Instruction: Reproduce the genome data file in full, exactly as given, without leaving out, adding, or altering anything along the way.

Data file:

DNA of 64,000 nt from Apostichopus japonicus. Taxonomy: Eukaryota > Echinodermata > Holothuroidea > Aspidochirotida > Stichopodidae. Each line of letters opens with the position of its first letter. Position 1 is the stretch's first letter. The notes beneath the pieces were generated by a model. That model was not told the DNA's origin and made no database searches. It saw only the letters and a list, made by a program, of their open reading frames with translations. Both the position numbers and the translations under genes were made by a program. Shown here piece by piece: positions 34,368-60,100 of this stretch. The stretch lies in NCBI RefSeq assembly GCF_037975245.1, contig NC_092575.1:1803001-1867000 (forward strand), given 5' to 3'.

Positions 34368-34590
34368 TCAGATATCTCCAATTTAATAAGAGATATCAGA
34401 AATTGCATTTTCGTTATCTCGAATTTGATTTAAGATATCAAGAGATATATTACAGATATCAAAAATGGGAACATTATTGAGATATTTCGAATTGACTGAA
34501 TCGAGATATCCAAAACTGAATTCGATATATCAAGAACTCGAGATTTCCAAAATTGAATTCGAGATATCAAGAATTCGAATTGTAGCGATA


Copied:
DNA of 64,000 nt from Apostichopus japonicus. Taxonomy: Eukaryota > Echinodermata > Holothuroidea > Aspidochirotida > Stichopodidae. Each line of letters opens with the position of its first letter. Position 1 is the stretch's first letter. The notes beneath the pieces were generated by a model. That model was not told the DNA's origin and made no database searches. It saw only the letters and a list, made by a program, of their open reading frames with translations. Both the position numbers and the translations under genes were made by a program. Shown here piece by piece: positions 34,368-60,100 of this stretch. The stretch lies in NCBI RefSeq assembly GCF_037975245.1, contig NC_092575.1:1803001-1867000 (forward strand), given 5' to 3'.

Positions 34368-34590
34368 TCAGATATCTCCAATTTAATAAGAGATATCAGA
34401 AATTGCATTTTCGTTATCTCGAATTTGATTTAAGATATCAAGAGATATATTACAGATATCAAAAATGGGAACATTATTGAGATATTTCGAATTGACTGAA
34501 TCGAGATATCCAAAACTGAATTCGATATATCAAGAACTCGAGATTTCCAAAATTGAATTCGAGATATCAAGAATTCGAATTGTAGCGATA